This is a problem that would seem to be ideally suited to machine learning, and indeed a number of previous studies have taken this approach to the segmentation of lung nodule images [8,9,10,11], the detection of TB nodules [12,13,14], and classification of lung nodules as either malignant or benign [15,16,17,18]. Little work has been done, however, on the use of machine learning to discriminate between TB and lung cancer. Feng et al. [19] was able to train a deep neural network (DNN) to classify TB granulomas versus lung adenocarcinomas with an accuracy of up to 81%, but adenocarcinomas represent less than half of all lung cancers. The goal of the present study, therefore, was to develop a DNN capable of differentiating TB from lung cancer in general. We trained and tested the DNN on two large data sets, one taken from the National Lung Screening Trial and the other from the National Institutes of Allergy and Infectious Disease Tuberculosis Portal.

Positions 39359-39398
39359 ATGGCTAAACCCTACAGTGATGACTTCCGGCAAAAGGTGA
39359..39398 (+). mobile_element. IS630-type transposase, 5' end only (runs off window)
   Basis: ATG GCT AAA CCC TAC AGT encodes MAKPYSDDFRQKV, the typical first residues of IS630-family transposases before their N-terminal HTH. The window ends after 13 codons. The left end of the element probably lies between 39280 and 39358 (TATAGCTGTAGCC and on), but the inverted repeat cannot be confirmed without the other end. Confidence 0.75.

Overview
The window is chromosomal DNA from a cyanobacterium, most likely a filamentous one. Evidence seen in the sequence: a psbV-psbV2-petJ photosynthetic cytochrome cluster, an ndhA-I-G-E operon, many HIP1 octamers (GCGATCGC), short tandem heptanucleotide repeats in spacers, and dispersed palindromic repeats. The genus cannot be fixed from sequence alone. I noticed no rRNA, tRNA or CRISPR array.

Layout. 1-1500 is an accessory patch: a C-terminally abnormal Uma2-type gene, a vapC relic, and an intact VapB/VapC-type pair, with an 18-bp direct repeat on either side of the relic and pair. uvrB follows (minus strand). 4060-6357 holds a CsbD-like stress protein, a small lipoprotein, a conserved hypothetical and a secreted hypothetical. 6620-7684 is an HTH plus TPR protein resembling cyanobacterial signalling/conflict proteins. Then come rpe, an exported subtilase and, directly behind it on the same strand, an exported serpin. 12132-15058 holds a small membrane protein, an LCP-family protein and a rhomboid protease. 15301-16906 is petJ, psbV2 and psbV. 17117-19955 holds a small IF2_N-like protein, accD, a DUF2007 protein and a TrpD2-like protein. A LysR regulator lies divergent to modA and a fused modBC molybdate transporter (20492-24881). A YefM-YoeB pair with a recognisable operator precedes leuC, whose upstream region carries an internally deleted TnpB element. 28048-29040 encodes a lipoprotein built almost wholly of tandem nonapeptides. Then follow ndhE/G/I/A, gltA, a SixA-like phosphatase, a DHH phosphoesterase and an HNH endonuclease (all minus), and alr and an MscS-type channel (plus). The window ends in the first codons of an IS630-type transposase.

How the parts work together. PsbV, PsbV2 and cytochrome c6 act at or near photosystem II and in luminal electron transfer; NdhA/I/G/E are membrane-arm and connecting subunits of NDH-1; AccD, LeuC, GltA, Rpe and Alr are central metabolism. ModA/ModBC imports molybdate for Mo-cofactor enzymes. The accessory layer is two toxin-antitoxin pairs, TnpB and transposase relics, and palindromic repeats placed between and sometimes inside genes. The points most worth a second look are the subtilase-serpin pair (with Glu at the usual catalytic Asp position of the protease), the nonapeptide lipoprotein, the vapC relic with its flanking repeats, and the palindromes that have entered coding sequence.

Materials and methods

Lung nodule datasets